[1] over latent space information for making predictions that can be potentially integrated with other sensory information, e.g., positional and control data.

The main contributions of the proposed method are: i) The employment of VAEs that facilitate to obtain latent spaces from which to create predictive models at the low-dimensional level. ii) The detection of new situations that autonomous systems may employ to learn continuously predictive models without forgetting previously learned experiences. iii) For evaluation purposes, this paper uses real video sequences coming from a vehicle performing different tasks in a controlled environment.

The rest of the paper is organized as follows: Section 2 explains the proposed method for enabling continual learning over video sequences based on VAEs’ latent spaces. Section 3 introduces the employed dataset. Section 4 discusses the obtained results and section 5 concludes the article and suggests future developments.

Figure 1: Block diagram of proposed method.

2 Method

The proposed method includes two major phases that are continuously repeated each time new situations are detected: i) a training process (section 2.1) to learn probabilistic models based on observed data, and an online testing procedure (section 2.2) for detecting possible new situations on observed data. Accordingly, when new situations are identified, they are employed to trigger a new training process that refines available predictive models (section 2.3). The proposed method is summarized in the block diagram shown in Fig. 1.

2.1 Training phase

Variational Autoencoder. A Variational Autoencoder (VAE) is used for describing images in a latent space that significantly reduces the original dimension of video frames. Moreover, a VAE facilitates to represent images in the latent state probabilistically by using a mean

and variance

to approximate each latent variable. As is well known, a VAE is composed of two parts: an encoder and a decoder . The latent state sampled from , returns an approximate reconstruction of the observation . Through and , we define the parameters of both encoder and decoder, respectively. To optimize them, the VAE maximizes the sum of the lower bound on the marginal likelihood of each observation of the dataset , as described in [7, 8].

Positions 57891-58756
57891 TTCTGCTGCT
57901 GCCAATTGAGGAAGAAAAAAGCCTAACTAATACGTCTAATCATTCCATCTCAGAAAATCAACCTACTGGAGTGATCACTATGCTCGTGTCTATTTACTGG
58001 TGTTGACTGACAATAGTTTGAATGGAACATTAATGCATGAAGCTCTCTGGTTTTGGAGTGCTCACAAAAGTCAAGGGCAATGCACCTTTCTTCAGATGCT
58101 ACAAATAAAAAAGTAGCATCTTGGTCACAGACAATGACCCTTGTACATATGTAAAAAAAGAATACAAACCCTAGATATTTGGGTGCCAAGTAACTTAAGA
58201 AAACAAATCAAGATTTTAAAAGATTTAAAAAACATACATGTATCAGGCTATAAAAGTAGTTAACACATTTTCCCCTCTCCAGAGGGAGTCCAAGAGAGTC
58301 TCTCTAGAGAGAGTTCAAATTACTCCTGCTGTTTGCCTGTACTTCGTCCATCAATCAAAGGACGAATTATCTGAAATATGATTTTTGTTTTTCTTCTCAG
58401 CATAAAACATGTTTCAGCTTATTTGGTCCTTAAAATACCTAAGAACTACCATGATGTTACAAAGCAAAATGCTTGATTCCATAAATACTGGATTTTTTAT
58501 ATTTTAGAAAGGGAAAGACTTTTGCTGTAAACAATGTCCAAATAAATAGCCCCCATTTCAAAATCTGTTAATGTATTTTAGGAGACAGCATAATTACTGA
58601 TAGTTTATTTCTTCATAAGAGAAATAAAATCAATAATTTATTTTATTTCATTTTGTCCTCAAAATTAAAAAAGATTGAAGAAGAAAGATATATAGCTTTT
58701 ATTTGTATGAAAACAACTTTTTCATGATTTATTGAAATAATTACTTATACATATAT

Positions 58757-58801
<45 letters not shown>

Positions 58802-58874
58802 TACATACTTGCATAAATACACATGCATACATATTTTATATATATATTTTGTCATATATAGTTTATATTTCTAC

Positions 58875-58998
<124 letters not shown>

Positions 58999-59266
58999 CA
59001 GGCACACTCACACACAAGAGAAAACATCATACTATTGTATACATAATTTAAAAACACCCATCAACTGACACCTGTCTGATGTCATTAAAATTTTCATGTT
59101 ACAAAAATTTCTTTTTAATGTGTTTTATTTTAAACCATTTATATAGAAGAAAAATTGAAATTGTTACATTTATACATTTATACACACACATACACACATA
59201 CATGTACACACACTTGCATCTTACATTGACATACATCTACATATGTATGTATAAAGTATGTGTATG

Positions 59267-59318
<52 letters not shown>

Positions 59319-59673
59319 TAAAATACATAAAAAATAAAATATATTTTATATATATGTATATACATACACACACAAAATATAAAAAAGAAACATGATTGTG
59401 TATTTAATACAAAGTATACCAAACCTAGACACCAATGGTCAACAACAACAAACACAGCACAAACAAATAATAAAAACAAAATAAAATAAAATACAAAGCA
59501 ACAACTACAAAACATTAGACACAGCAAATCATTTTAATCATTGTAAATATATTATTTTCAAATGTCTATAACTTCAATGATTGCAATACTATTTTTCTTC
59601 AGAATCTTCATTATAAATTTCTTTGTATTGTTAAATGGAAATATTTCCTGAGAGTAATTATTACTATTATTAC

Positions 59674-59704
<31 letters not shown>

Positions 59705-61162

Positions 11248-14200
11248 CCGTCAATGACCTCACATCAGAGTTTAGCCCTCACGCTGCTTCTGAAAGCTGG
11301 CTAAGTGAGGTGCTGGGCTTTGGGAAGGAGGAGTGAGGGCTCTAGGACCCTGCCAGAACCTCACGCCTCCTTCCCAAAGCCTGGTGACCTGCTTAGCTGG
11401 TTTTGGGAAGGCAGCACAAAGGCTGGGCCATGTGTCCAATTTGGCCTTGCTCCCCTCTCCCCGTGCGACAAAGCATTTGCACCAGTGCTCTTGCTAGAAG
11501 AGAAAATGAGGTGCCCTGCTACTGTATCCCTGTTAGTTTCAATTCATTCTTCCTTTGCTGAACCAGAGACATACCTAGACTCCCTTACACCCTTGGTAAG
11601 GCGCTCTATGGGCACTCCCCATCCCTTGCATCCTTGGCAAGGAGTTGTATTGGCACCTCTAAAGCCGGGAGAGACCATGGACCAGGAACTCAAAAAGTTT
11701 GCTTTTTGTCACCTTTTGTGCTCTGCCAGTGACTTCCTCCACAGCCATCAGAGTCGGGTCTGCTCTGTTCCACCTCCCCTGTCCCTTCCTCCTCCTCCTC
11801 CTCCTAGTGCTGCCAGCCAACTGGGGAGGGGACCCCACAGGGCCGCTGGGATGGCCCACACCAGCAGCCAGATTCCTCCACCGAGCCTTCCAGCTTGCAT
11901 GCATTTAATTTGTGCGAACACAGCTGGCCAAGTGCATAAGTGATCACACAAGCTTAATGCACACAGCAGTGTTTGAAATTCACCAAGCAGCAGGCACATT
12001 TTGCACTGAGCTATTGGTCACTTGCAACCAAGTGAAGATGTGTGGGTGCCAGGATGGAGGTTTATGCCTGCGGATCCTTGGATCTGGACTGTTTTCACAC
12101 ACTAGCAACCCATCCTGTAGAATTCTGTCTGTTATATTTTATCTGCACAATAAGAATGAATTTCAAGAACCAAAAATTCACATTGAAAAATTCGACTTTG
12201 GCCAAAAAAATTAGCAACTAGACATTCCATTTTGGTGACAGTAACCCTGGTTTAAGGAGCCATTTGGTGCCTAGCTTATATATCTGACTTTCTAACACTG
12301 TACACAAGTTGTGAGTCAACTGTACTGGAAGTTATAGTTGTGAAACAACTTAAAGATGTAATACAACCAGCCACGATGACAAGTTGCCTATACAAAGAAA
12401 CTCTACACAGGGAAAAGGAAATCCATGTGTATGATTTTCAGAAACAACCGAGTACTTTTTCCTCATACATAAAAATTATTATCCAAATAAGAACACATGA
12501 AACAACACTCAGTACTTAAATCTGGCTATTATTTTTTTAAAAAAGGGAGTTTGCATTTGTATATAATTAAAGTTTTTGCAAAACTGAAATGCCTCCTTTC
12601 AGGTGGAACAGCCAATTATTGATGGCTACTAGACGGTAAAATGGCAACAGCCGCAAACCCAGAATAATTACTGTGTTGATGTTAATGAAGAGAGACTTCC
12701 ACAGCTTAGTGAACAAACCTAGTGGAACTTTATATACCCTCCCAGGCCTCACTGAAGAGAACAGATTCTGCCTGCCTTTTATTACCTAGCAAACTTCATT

This work uses the VAE’s ability to encode visual information into a significant lower-dimensional probabilistic latent space, which is employed to make inferences of future instances. Consequently, we first train the VAE with a set of training images , where indexes the task to be learned (initially, ). By utilizing the trained VAE’s encoder, we obtain a set of latent features described by and , which represent data.
Generalized states. Let be a set training images’ states corresponding to the VAE’s latent space data; we build a set of Generalized States (GSs) containing also the first-order time derivatives of . Accordingly, let be the state of the training image at time , its first-order time derivative can be approximated by , . assumes a normalized regular sampling of images. The GS at time can thus be written as . By repeating this for each image , we obtain a set of GSs for the training set, defined by:


Clustering and neural networks. After obtaining

, we use a traditional k-means algorithm to cluster GSs into groups that carry similar information. Since we use

and as input data, obtained clusters capture information of encoded images and their dynamics.

By letting be the total number of identified clusters, it is possible to use to index clusters, such that . Once the clustering is performed, we calculate a transition matrix

encoding the passage probabilities from each cluster to the others. Consequently, the following features are extracted from each cluster

: i) cluster’s centroid , ii) cluster’s covariance and iii) cluster’s radius of acceptance . Finally, a fully connected neural network defining the dynamics of GSs, i.e., continuous predictive model, is learned for each cluster. For training each , the value of every is taken as input and the corresponding as output, where , such that:


where is the residual error after the convergence of the network.

Each learns a sort of quasi-semantic information based on a particular image appearance and motion detected by the cluster

, facilitating the estimation of future latent spaces, i.e., predicting the following frames. Such predictions can be employed to measure the similarity between new observations and previously learned experiences encoded into NNs. In case predictions from NNs are not compliant with observations, an abnormality should be detected, and models should be adapted to learn new situations and semantic information. Consequently, each identified task

can be described by the set of parameters .

2.2 Testing Phase

During the testing phase, each image is processed through the VAE, and their respective GSs are calculated. Then, an adapted version of the MJPF based on the learned information is used to detect new situations in video sequences.